Then do a formal evaluation of the program, send campers and staff a survey when their session is over, and ask them all kinds of questions about what they love about camp, ask them to rank the programs, ask them what changes they would like to see in the future. Thank them for their feedback.

Step 5. Tweak

Make small changes. You don’t have to eliminate an entire program, or even completely overhaul it, all you may need to do is make a few small changes to make it phenomenal (or to eliminate any risks that might be associated with it).

Step 6. Listen & Explain

Even small changes can freak people out, be prepared for people to voice their concerns. Listen without judgement (or annoyance… which can, at times, be challenging). If they ask you for explanations about the changes you made be prepared to explain them fully.
(Here’s a tip, the following phrases are not an acceptable answer: “Because I said so”, “It was stupid”, “I just didn’t like it”, “That’s not how we did it at my old camp”, and anything that resembles any of those phrases)
Then rinse and repeat. You many have to listen to concerns for a while, and you may have to explain your decision more than once. That’s ok. Just stay calm and power through and be nice!

Step 7. Choose your words

There are multiple ways you can let people know that you’re changing things up (Pro tip: try to avoid the word “change” – it scares people, also unless you’re talking about a building don’t use the word “improvement” it makes people feel like what they were doing before wasn’t good enough)

Keep your message positive and be enthusiastic about it. (If you’re not excited, why on earth would they be?)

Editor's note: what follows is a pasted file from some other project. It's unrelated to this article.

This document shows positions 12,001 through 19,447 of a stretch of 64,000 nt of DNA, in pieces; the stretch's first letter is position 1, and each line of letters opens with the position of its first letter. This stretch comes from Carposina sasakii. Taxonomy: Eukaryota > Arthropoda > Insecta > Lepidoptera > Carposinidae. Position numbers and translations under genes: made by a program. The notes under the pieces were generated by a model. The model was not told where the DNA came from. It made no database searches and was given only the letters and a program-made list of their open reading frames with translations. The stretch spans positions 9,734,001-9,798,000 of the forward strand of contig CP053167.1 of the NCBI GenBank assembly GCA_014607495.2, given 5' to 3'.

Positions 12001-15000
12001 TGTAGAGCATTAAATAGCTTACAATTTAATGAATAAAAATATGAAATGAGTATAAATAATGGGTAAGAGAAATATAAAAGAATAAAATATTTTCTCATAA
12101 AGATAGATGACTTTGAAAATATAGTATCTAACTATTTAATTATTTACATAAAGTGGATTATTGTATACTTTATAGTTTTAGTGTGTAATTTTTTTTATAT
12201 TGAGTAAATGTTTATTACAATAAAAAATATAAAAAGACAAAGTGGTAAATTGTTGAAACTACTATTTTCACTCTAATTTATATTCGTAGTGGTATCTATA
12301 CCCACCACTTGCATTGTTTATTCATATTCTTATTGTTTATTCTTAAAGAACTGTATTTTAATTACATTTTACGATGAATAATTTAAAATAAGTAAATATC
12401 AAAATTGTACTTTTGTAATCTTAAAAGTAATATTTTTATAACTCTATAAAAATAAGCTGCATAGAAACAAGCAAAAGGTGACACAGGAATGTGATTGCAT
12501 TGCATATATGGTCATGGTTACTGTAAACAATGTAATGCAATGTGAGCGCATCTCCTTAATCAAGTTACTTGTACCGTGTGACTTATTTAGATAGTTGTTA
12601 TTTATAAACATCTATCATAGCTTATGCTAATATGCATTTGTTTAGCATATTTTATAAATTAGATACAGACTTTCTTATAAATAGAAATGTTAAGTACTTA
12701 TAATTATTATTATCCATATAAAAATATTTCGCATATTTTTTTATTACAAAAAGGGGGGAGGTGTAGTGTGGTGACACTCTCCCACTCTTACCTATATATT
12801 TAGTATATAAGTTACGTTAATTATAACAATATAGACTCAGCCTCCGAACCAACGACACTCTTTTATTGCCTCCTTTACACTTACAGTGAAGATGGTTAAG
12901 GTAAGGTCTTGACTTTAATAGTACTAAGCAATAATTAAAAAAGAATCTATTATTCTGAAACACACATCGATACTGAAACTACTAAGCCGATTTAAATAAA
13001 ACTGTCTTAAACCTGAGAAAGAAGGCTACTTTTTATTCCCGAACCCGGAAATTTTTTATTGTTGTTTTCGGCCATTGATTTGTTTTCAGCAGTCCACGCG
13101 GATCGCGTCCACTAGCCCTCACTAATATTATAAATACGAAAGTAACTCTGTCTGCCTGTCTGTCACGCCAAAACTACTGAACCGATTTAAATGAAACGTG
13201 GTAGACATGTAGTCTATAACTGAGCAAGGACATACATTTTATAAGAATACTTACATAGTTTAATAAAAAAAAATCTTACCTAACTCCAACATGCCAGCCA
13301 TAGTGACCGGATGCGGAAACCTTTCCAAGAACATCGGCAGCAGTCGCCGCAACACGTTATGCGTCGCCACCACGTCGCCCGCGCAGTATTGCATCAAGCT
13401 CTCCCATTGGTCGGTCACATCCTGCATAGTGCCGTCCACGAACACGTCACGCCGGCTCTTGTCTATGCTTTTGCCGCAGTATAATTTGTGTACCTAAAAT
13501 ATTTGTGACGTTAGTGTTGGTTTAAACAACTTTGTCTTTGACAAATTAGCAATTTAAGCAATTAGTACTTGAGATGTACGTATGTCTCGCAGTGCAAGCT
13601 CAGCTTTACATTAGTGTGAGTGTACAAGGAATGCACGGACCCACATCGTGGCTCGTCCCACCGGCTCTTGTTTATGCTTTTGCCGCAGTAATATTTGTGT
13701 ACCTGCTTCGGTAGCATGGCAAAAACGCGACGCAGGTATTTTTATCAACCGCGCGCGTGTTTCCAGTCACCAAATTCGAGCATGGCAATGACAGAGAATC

Highlight the benefits to the group you’re talking to (know your audience – board members will care about saving money, counsellors won’t. But they WILL care about saving time, or even better creating more time. (More time for them to spend on the part of their job they like the best, or more downtime, whatever.)

Step 8. Be trustworthy

Your goal in this process is to make your new camp family see that you’re not a monster who’s coming in to shake everything up and ruin camp. You’re the good guy, the knight in shining armour who’s going to make their camp even better than it was before.
So make sure that you are making changes for the right reason, make sure that you really are enhancing their program… and not just carbon copying the version of the program that existed when you were a camper.
Make good choices and let people see that you really are helping the camp.

And if something doesn’t work out? Change it back!
Don’t be afraid of mistakes. They’re not the end of the world, and it shows a lot of class and maturity to be able to say “I was wrong” (or some variation of that) just make sure that you take something away from your mistake. LEARNING MOMENT! It’s especially important in the camp world to be able to admit mistakes because we want our campers to learn that mistakes are a part of the learning process. Yay role modelling.
IN FACT I’m such a huge proponent of learning from your mistakes that I have a whole category dedicated to it, check out “If I Could Do It Over…” to see what I mean.

Step 9. Be patient

Remember the quote we started with? Change can be slow. I’m someone who likes to make a decision and do it. I don’t like waiting for stuff to happen, I want it done yesterday. So this step is a challenge for me. But it’s worth it to be patient, the most successful shifts happen slowly over time, those are the ones with staying power. As we all know, small changes add up to a big shift and a great big win.

Step 10. I don’t have one.

I just didn’t want to end the list at 9. Who does that?
OK, step 10. congratulate yourself on your awesomeness cause we like to celebrate small victories here at the camp nerd and you’re making changes and increasing the awesomeness of your program for your campers. Go you. You rock star.

autumn